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Adherence to antiretroviral therapy and virologic failure


Bezabhe, WM and Chalmers, L and Bereznicki, LRE and Peterson, GM, Adherence to antiretroviral therapy and virologic failure, Medicine, 95, (15) pp. 1-9. ISSN 0025-7974 (2016) [Refereed Article]


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Copyright 2016 Wolters Kluwer Health Licensed under Creative Commons Attribution-NonCommercial-NoDerivatives License 4.0 (CC BY-NC-ND 4.0)

DOI: doi:10.1097/MD.0000000000003361


The often cited need to achieve ≥ 95% (nearly perfect) adherence to antiretroviral therapy (ART) for successful virologic outcomes in HIV may present a barrier to initiation of therapy in the early stages of HIV.

This meta-analysis synthesized 43 studies (27,905 participants) performed across > 26 countries, to determine the relationship between cut-off point for optimal adherence to ART and virologic outcomes.

Meta-analysis was performed using a random-effect model to calculate pooled odds ratios with corresponding 95% confidence intervals.

The mean rate of patients reporting optimal adherence was 63.4%. Compared with suboptimal adherence, optimal adherence was associated with a lower risk of virologic failure (0.34; 95% CI: 0.26-0.44). There were no significant differences in the pooled odds ratios among different optimal adherence thresholds (≥ 98-100%, ≥ 95%, ≥ 80-90%). Study design (randomized controlled trial vs observational study) (regression coefficient 0.74, 95% CI: 0.04-1.43, P <  0.05) and study region (developing vs developed countries; regression coefficient 0.56, 95% CI: 0.01-1.12, P < 0.05) remained as independent predictors of between-study heterogeneity, with more patients with optimal adherence from developing countries or randomized controlled trials experiencing virologic failure.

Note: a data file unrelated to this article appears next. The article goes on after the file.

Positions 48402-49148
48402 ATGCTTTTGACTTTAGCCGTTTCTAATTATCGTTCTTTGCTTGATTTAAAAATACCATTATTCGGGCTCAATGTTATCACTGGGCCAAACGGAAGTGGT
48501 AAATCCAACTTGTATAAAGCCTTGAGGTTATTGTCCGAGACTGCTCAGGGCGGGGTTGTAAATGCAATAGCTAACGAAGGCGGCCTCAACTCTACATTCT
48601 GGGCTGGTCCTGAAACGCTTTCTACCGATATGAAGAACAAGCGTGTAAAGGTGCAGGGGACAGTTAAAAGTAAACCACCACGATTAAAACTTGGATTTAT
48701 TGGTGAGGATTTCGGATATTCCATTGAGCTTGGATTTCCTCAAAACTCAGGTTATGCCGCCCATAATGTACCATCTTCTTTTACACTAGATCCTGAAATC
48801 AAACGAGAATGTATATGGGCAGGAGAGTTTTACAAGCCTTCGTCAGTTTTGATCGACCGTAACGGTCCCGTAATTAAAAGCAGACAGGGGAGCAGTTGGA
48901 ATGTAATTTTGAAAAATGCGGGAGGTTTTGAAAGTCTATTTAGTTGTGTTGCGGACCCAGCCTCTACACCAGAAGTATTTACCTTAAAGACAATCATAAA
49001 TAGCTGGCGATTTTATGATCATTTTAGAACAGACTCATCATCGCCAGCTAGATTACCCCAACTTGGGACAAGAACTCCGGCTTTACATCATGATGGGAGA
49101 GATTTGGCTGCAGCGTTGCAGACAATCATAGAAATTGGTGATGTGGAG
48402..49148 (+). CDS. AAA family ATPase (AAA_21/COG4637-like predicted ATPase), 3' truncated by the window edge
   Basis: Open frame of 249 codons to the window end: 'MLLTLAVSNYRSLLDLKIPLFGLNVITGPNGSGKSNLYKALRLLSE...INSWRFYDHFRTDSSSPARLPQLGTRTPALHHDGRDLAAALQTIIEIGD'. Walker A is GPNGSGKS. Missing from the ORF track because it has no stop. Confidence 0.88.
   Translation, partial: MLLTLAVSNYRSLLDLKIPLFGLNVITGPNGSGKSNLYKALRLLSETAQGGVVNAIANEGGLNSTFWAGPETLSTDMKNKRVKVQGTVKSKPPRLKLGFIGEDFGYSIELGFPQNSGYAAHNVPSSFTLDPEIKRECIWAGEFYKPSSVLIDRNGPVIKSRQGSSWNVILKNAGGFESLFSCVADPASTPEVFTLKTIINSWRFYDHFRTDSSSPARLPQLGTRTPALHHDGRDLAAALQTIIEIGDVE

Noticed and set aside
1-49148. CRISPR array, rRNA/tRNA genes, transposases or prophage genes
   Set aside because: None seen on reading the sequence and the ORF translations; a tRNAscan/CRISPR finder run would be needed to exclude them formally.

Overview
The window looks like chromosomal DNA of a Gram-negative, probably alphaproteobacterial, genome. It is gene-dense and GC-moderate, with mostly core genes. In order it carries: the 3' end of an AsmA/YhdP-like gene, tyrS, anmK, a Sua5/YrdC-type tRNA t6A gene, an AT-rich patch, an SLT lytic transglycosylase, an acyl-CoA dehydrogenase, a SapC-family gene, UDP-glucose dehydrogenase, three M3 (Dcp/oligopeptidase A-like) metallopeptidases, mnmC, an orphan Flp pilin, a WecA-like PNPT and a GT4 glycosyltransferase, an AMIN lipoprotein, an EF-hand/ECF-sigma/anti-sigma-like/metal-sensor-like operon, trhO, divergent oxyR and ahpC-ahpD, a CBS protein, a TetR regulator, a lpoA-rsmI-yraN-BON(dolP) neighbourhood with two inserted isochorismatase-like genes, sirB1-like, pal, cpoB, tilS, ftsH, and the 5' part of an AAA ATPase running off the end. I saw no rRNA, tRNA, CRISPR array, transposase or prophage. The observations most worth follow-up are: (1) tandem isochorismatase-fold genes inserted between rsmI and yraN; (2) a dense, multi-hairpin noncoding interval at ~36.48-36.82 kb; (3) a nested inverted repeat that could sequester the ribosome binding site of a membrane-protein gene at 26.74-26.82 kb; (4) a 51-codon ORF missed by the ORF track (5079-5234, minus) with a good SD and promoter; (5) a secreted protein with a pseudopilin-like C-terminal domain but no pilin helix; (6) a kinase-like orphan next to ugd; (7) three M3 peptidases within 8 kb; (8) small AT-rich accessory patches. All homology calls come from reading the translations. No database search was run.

The threshold for optimal adherence to achieve better virologic outcomes appears to be wider than the commonly used cut-off point (≥ 95% adherence). The cut-off point for optimal adherence could be redefined to a slightly lower level to encourage the prescribing ART at an early stage of HIV infection.

Item Details

Item Type:Refereed Article
Keywords:HIV, adherence
Research Division:Medical and Health Sciences
Research Group:Pharmacology and Pharmaceutical Sciences
Research Field:Clinical Pharmacy and Pharmacy Practice
Objective Division:Health
Objective Group:Other Health
Objective Field:Health not elsewhere classified
Author:Bezabhe, WM (Mr Woldesellassie Bezabhe)
Author:Chalmers, L (Dr Leanne Chalmers)
Author:Bereznicki, LRE (Professor Luke Bereznicki)
Author:Peterson, GM (Professor Gregory Peterson)
ID Code:108683
Year Published:2016
Web of Science® Times Cited:13
Deposited By:Pharmacy
Deposited On:2016-05-03
Last Modified:2017-11-02
Downloads:68 View Download Statistics

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